He’s not a habit. Initially I wasn’t even thinking of Rahman Sir for this one. I have been talking to him about the next project, the one with Ranbir. So I have been in touch with him. I told him about Highway and when he heard the story, he said that ‘I’m on, if you want me’. And I was like ‘I definitely want you’! Now I feel this film needs Rahman in a bigger way than Rockstar. There it was performance music and with him, you know he would do something different. But here this is so internal that to even grasp it and then bring it out in a bigger, entertaining manner is something that Rahman can do better than I can even ask him to do.
How do the two of you work on a soundtrack or a score?
I talk to him about the story of the film. And then we start talking about the specific music points. Irshad (Kamil, the lyricist) is also there. And we keep trying to explore the world, the reference we are trying to get at. What are we trying to say? Are we trying to say Nadaan parindey ghar aaja? We were in Kashmir and we were driving in the middle of the night and he suddenly said: “When will the bird come home?” That became the song! It’s usually a phrase first and then it follows. Thereafter I would brief them about the situation and Irshad would write a few lines and Rahman Sir would come up with the tune. A to-and-fro happens. Sometimes the visuals are leading the music and sometimes the music leads the visuals. I have also cut off scenes from the script because his music has been enough.
Like Rahman, you are working with Anil Mehta again after Rockstar…
He is very organic. He is a sufi cameraman! He does his own planning and doesn’t even let you know what he has planned. And I have realised that in this second film with him, I have almost taken the work for granted. He is working this time with very little light, very little time but there’s a certain aesthetic value which is there. I never look at the monitor. I don’t even know what lens he is using. I am not even bothering. That kind of trust I have in him.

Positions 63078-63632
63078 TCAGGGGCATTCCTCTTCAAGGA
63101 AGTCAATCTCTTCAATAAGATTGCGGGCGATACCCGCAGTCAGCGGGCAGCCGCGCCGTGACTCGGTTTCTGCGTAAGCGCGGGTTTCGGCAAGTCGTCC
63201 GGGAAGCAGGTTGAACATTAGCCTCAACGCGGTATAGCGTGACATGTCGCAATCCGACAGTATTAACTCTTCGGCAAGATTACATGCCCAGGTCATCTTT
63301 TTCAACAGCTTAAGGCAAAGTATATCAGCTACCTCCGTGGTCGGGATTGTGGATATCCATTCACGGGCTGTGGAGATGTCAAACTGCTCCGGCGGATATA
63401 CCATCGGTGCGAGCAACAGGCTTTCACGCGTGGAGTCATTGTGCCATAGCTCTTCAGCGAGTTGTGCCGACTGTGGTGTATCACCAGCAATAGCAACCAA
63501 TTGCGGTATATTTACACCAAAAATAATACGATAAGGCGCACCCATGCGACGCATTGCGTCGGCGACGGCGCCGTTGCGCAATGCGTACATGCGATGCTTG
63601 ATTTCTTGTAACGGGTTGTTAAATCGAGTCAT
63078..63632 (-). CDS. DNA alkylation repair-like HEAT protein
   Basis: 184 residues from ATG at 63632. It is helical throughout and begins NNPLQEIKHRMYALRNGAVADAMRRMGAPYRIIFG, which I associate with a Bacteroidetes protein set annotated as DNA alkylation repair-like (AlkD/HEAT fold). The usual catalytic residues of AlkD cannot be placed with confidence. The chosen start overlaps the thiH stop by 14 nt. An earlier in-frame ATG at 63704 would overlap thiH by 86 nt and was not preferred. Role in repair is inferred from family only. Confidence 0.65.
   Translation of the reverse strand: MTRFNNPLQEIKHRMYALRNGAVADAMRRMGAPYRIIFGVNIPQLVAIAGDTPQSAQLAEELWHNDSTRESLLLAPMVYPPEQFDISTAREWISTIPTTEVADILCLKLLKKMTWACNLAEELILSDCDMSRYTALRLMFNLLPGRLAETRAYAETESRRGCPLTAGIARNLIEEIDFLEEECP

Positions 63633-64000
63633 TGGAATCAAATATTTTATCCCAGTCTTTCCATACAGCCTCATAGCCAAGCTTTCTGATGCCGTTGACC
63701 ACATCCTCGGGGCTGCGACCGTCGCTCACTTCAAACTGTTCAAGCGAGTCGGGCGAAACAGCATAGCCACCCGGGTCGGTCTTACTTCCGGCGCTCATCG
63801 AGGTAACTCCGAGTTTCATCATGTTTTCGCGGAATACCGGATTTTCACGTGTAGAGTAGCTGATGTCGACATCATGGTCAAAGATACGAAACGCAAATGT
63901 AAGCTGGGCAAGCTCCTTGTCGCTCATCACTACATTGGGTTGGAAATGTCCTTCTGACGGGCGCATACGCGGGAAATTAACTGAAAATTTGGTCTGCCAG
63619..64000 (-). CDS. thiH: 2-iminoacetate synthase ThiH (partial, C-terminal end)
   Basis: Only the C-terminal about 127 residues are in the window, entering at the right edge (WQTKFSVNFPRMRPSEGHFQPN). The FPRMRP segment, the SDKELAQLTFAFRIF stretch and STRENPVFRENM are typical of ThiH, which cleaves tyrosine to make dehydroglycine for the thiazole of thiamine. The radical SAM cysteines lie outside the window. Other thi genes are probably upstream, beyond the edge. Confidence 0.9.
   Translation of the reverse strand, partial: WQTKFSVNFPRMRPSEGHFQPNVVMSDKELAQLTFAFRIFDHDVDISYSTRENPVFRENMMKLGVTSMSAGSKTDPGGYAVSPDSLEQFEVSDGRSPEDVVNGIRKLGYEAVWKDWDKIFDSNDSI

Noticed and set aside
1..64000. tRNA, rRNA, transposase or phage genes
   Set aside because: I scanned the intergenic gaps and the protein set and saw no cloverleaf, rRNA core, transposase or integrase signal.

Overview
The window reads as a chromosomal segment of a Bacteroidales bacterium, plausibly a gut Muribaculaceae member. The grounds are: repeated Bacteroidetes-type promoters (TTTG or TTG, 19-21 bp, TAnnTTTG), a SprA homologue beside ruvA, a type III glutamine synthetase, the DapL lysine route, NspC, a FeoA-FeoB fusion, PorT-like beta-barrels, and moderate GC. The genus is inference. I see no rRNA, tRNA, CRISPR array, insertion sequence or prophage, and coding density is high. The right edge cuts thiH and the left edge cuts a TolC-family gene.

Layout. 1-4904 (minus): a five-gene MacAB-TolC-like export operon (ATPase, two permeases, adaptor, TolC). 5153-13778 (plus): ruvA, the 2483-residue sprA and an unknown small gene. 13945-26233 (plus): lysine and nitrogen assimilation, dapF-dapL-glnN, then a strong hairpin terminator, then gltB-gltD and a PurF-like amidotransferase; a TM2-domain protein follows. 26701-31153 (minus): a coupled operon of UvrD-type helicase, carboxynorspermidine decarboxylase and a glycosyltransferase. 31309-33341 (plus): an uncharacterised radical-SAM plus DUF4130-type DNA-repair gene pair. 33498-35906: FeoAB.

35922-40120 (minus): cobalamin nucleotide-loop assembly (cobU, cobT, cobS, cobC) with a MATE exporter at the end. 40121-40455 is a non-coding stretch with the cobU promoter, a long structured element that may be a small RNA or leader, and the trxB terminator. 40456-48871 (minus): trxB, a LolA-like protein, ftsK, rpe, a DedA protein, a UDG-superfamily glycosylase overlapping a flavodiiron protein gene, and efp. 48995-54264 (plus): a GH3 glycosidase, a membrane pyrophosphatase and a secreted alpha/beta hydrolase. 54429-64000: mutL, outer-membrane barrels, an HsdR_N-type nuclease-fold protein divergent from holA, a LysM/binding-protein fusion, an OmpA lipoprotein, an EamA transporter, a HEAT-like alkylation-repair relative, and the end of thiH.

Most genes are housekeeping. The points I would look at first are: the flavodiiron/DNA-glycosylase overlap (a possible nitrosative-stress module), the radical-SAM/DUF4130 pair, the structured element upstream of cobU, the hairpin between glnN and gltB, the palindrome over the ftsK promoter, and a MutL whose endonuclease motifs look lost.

Highway is your first digital movie. Are you happy with the switch from film to digital?
I am a film fan. But I am trying not to be hard-nosed about this. The world is moving very fast. I was that guy who didn’t use mobile phones for a long time. But sometimes I don’t know whether a movie has been shot on film or in digital when I watch it in the theatres. I mean not even one per cent of the difference will come out in Payal Talkies, Jamshedpur! Also, digital gives you the practical ability to roll more footage and that will help us in this film. We can let the character be in a space and keep the camera rolling.
You wrote Homi Adajania’s Cocktail last year. You had also written Ahista Ahista at the start of your career. How is it writing for another director?
I have never really written for another director. I was supposed to direct Ahista Ahista. And even when I wrote Cocktail, I was supposed to direct it. But I made Jab We Met at that time. Then I made Love Aaj Kal and then Rockstar and there came a point when I felt I didn’t want to make Cocktail at all anymore. Both Dinu (Dinesh Vijan) and Saif are friends and they wanted to make it. So I was okay in Homi making the film. I explained to him that this is what it means and this is what I had in mind but you can do what the f**k you want with it.
When you watched Cocktail, did you feel that you would have made it differently?
Oh, 100 per cent. When I watched it, I could see that if I had made it, it would have been very different. Very different. I am not saying good or bad. Certain things would have been better and there are certain things that Homi has done which I didn’t have in mind. Finally the film takes the character of the director… what he is thinking at that point of time. Cocktail would have been more personal if I had made it. He has made it more spectacular. Homi has brought out the dark side of Cocktail really well because generally I am a more pleasant person than he is! And he knows darkness much better because he can see it inside himself. (Laughs out loud)